The Search for Global
Global news media have contributed to a world where we are confronted with the faces of Others we will never meet. Although the interconnections between people in a globalized world are often overstated, it is hard not to agree with Zygmunt Bauman when he speaks of “being aware of the pain, misery and suffering of countless people whom we will never meet in person.”1 In today’s globalized world, news media have brought distant people closer, and the media confront us with a moral responsibility for how we will represent and relate to those faraway others.
News media are all around us—they have become “environmental” in the contemporary world, as Roger Silverstone argues.2 This certainly is true for societies in the developed world, where news media have saturated almost every part of individual and community life. But the global reach of journalism can also be exaggerated. While societies in the developed world are awash with news media in an ever-increasing range of formats and shapes, many areas of the developing world do not enjoy the same level of access to news media. There are many reasons for this lack, including poor infrastructure, illiteracy, authoritarian governments, and poverty. However, even for societies where media are not as pervasive, the implications of forming part of a world that is hyper-mediated remain important. These implications are even more significant for those who live on the outskirts of the mediated world-city—or the “mediapolis” as Silverstone calls it3—because they are affected by, but do not participate in casting, the global media gaze.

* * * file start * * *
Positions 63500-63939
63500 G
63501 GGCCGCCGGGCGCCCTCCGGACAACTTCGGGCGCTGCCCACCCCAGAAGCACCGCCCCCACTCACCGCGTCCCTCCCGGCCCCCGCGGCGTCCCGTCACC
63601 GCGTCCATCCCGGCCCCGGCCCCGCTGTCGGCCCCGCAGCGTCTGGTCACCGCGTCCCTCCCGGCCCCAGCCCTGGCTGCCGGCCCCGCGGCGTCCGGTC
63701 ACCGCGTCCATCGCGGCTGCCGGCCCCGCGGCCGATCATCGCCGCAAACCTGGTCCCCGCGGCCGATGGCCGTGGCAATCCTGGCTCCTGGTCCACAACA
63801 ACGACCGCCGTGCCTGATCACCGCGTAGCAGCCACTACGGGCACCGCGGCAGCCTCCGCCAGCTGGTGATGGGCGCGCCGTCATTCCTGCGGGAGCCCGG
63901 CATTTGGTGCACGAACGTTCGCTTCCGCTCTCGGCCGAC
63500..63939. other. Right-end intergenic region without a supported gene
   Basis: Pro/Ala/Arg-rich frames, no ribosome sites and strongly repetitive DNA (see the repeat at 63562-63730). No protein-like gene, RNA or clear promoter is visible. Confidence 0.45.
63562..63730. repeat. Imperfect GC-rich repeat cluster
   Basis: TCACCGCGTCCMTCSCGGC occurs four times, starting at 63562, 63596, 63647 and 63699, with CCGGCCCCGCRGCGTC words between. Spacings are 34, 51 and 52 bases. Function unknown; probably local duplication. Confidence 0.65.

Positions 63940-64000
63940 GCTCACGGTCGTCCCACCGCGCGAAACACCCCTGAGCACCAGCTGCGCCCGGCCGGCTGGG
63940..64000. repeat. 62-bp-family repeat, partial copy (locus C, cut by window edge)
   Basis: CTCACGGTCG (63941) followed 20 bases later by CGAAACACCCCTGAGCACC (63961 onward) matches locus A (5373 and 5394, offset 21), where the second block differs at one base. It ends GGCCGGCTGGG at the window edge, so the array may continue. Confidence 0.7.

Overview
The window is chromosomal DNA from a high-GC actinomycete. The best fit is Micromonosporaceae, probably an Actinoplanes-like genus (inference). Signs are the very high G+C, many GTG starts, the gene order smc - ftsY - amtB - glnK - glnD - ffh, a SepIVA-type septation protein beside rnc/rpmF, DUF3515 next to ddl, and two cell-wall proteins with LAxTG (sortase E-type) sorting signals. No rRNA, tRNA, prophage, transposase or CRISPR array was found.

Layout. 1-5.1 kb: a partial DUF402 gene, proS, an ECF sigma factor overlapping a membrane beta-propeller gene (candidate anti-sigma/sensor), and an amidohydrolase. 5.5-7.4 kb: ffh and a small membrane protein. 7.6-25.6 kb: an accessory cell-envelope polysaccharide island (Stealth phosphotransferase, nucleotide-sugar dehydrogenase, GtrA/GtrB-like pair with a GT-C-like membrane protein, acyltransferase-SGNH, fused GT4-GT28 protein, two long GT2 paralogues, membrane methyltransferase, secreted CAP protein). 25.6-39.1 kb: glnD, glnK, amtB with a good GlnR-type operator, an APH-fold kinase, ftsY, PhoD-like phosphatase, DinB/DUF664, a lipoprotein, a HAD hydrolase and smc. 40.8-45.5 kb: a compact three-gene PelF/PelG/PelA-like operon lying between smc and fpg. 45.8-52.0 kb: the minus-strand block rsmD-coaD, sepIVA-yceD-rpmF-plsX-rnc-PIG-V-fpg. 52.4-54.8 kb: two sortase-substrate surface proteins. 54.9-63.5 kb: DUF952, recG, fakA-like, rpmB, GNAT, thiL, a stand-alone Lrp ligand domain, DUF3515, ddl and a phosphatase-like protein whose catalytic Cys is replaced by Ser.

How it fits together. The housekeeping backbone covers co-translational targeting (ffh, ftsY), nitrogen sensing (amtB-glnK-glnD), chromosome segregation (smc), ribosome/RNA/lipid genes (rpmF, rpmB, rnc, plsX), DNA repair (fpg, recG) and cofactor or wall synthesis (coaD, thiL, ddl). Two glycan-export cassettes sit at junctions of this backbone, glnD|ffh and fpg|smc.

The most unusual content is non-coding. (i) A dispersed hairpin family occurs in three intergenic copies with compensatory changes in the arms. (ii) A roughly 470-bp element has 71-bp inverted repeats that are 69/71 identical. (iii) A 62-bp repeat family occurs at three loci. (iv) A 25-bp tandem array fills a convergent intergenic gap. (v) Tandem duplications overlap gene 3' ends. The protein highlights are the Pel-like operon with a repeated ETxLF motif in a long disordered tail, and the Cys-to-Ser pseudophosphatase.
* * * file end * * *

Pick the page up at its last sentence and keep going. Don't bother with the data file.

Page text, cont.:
The role journalism plays in this media-saturated world also varies considerably. While developed countries are seeing an ongoing reshaping of what counts as journalism or a journalist, developing regions often struggle just to establish a journalistic presence.